Growth

Kazakhstan is known as the homeland of Sasha Baron Cohen’s fictional character Borat, and many people are unaware it is a real place. But it is a vast and sparsely populated country, a million square miles (2.7m square kilometers), nearly twice the size of Alaska or seven times as big as California, with only 17m people. It is the largest landlocked country in the world. Since the break-up of the Soviet Union Kazakhstan has done far better economically than most of the other former Soviet republics. Average annual growth of 7.4% since 2000 has lifted per capita GDP from a little over $1,200 to nearly $14,000. This performance owes more to the discovery and development of huge onshore and offshore petroleum deposits in the Caspian region than to fundamental reforms, but Kazakhstan has made some important improvements to its investment climate, to the point where it now ranks 76th out of 189 countries in the World Bank’s annual Doing Business report and 50th in the World Economic Forum’s competitiveness index.

The so-called “middle income trap” is a widely observed pattern, which sees poor countries advancing rapidly to middle income status and then failing to graduate to the ranks of upper-income countries.  A few countries have made this leap in spectacular fashion. Singapore, a small, poor country with fairly dim prospects when it was kicked out of the Malaysian Federation in 1965, is now richer in per capita terms than the United States and Canada. Hong Kong beats out Japan and Italy. South Korea, which in 1960 had lower per capita income than Ghana, is now 20 times richer than Ghana and also wealthier than Saudi Arabia. Taiwan has a higher per capita GDP than Greece and Portugal.

But many other countries, having reached middle-income status, see growth rates decline so that the threshold between upper-middle and high income remains tantalizingly out of reach. Malaysia, Thailand, Brazil, China, Bulgaria, Romania, Mexico, Colombia, and Peru – along with Kazakhstan – may all be at risk of languishing in the middle-income ranks. [click to continue…]

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AskyI recently joined a new frequent flyer program, which is not something I expected to do. I am already a member of several, covering each of the three major airline alliances, and I thought I was pretty well set. But as I sat in the departure lounge in Lomé, the capital of the West African nation of Togo, waiting to board a flight to Abidjan, Ivory Coast, a pretty young lady in company livery invited me to join the ASky Club. ASky is a new, mostly private, airline that serves a substantial West and Central African route network, operating Boeing 737 and Bombardier Dash-8 aircraft. It is affiliated with Ethiopian Airlines, which offers connections to North and South America, Europe, and Asia.  [click to continue…]

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About 10 days ago I sat at breakfast  in Lomé, the capital of Togo, a sliver of a country in West Africa, watching French TV news of the capture, and what turned out to be false reports of the liberation, of seven French tourists in northern Cameroon by the Nigerian radical Islamist group Boko Haram. It was hard not to feel concerned about the future of this part of the world. Lomé is a good 800 miles as the crow flies from where this most recent drama occurred – and a similar distance from northern Mali, where fierce fighting continues for control of the city of Gao – and I was in far more danger there from motorcycles going the wrong way down one-way streets than from terrorist kidnappers. But the fairly recent emergence of economic dynamism in much of Africa after decades of stagnation due to poor governance and political and ethnic strife remains fragile, and these developments highlight the risk. [click to continue…]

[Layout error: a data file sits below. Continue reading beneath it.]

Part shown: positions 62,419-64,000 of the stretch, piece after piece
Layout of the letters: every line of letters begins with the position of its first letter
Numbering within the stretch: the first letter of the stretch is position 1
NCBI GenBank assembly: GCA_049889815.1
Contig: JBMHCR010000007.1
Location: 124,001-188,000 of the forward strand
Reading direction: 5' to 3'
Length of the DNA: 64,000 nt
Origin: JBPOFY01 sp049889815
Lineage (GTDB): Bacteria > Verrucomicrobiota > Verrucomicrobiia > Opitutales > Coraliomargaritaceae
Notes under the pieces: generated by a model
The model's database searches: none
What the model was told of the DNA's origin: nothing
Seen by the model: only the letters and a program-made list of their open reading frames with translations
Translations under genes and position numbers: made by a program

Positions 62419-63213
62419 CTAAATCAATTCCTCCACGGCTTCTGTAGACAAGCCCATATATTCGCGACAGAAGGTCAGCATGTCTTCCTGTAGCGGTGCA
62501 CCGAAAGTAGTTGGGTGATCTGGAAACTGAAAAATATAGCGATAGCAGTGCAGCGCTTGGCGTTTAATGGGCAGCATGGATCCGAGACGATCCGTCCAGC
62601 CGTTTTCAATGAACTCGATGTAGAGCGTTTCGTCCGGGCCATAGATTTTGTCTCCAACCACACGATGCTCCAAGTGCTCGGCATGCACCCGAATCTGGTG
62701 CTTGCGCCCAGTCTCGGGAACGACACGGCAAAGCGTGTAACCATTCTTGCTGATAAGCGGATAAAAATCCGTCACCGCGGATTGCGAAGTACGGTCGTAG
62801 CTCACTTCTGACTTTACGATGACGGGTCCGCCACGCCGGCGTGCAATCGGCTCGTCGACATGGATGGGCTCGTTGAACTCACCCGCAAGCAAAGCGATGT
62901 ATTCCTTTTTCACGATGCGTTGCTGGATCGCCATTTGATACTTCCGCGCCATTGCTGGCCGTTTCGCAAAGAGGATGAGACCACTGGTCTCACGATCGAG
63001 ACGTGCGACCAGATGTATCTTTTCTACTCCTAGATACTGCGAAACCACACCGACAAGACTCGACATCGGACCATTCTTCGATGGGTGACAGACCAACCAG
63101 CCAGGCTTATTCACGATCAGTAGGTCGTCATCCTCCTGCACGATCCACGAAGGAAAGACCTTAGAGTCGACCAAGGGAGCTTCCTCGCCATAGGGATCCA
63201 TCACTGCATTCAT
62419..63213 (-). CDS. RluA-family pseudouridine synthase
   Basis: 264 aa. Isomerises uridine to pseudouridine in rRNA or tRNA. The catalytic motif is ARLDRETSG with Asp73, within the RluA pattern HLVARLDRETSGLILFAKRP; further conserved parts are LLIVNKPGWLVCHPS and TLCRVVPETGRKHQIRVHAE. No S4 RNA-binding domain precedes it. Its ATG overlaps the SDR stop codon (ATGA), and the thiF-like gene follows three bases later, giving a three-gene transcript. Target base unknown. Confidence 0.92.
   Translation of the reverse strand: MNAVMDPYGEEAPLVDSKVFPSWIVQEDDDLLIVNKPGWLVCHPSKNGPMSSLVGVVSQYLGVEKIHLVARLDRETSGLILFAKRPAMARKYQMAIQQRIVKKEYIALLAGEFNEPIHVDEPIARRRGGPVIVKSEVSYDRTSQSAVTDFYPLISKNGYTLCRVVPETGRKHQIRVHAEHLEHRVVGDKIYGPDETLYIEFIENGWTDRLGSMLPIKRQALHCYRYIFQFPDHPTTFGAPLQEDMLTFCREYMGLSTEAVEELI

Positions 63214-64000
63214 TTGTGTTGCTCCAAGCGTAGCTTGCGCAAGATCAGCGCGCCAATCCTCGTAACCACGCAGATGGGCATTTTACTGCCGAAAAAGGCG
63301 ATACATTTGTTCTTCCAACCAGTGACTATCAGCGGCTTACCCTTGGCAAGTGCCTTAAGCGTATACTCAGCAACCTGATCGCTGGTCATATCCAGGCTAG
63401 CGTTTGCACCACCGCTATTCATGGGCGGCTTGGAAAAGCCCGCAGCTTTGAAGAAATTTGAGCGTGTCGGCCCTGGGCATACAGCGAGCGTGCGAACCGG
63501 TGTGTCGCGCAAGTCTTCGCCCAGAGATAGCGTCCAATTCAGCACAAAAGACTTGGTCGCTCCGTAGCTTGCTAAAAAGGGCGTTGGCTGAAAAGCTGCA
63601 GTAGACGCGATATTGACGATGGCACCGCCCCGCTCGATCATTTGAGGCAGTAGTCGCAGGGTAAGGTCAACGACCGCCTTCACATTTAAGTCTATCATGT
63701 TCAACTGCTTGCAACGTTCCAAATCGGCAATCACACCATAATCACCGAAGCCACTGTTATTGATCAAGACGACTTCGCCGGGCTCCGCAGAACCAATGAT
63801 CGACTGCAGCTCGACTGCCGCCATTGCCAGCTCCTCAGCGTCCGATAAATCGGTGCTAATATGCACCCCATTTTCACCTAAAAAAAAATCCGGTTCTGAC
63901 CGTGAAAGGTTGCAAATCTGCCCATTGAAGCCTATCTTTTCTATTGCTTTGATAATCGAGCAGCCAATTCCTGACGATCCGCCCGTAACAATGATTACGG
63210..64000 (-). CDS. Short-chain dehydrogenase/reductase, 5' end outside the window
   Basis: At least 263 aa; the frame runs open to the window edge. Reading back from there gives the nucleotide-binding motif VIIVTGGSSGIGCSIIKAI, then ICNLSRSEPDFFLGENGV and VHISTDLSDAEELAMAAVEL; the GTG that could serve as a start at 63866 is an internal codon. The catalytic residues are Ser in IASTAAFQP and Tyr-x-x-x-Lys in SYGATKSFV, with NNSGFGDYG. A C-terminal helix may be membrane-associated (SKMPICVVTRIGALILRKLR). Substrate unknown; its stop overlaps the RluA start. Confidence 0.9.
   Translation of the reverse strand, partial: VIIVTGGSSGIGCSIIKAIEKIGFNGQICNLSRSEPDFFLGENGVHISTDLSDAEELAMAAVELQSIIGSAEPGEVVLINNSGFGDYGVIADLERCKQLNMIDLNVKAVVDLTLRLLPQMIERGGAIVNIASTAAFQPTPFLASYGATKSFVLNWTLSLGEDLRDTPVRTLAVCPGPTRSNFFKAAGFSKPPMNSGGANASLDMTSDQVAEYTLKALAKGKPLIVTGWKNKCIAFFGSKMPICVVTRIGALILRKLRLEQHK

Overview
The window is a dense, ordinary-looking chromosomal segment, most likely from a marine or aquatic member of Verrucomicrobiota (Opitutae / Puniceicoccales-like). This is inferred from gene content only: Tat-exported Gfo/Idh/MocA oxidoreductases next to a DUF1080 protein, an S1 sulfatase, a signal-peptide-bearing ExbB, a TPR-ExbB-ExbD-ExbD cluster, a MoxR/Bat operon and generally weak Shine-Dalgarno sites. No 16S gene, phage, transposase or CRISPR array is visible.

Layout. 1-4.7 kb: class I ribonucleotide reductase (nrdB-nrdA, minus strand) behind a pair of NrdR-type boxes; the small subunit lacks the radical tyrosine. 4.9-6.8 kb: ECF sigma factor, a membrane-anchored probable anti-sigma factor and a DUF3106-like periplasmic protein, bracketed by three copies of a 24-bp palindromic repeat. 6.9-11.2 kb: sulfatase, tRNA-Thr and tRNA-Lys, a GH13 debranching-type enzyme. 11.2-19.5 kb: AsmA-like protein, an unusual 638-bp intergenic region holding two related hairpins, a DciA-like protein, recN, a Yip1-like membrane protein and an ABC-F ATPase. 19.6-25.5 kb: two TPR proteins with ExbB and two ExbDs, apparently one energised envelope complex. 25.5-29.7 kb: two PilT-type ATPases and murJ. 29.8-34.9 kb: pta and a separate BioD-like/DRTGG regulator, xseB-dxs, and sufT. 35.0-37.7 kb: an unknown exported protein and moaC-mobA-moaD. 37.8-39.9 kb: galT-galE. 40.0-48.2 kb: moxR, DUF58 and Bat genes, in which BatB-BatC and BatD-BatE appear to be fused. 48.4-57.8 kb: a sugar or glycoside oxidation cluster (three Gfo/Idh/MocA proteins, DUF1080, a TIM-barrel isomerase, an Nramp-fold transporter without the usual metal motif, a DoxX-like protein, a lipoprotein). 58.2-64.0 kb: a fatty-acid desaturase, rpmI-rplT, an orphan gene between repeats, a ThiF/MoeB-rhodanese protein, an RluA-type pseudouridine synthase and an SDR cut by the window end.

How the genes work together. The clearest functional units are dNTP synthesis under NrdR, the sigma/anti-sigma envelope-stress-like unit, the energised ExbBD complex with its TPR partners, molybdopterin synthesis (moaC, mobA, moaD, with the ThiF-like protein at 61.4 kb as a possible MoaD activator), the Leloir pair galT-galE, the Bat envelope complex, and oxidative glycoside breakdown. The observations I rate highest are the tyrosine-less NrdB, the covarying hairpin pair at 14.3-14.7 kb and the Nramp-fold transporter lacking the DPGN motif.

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Eurasia Group founder and emerging markets guru Ian Bremmer has come around to the view that the BRICS construct is nothing more than a bunch of countries “united by a catchy acronym” and little else. His op-ed piece in last Friday’s New York Times  notes that Brazil, Russia, India, and China “have formalized their club and extended their reach by inviting South Africa to join” – a development that occurred in December of 2010 and asks, “But do their meetings and joint statements really allow them to punch above their individual weight? What do these countries share beyond a common interest in bolstering their global clout?” Several hundred words later he concludes that these five countries “will sometimes use their collective weight to obstruct U.S. and European plans. But the BRICs have too little in common abroad and too much at stake at home to play a single coherent role on the global stage.” Has he been reading my blog? [click to continue…]

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It must come as some reassurance to Mitt Romney that he is not the only would-be President who says remarkably silly things while visiting foreign lands. Last month Hillary Clinton, on a tour of sub-Saharan Africa, delivered a speech in Senegal in which she said that the United States would stand up for democracy and universal human rights “even when it might be easier or more profitable to look the other way, to keep the resources flowing.” In a barely veiled dig at China, she added, “Not every partner makes that choice, but we do and we will.”

China is widely seen as engaging in an aggressive grab for Africa’s energy and mineral wealth in ways many African leaders find irresistible. Unlike the United States and multilateral institutions such as the World Bank, in which the U.S. has a dominant position, the Chinese offer money and technical assistance without attaching bothersome conditions on human rights, democracy, and free markets. [click to continue…]

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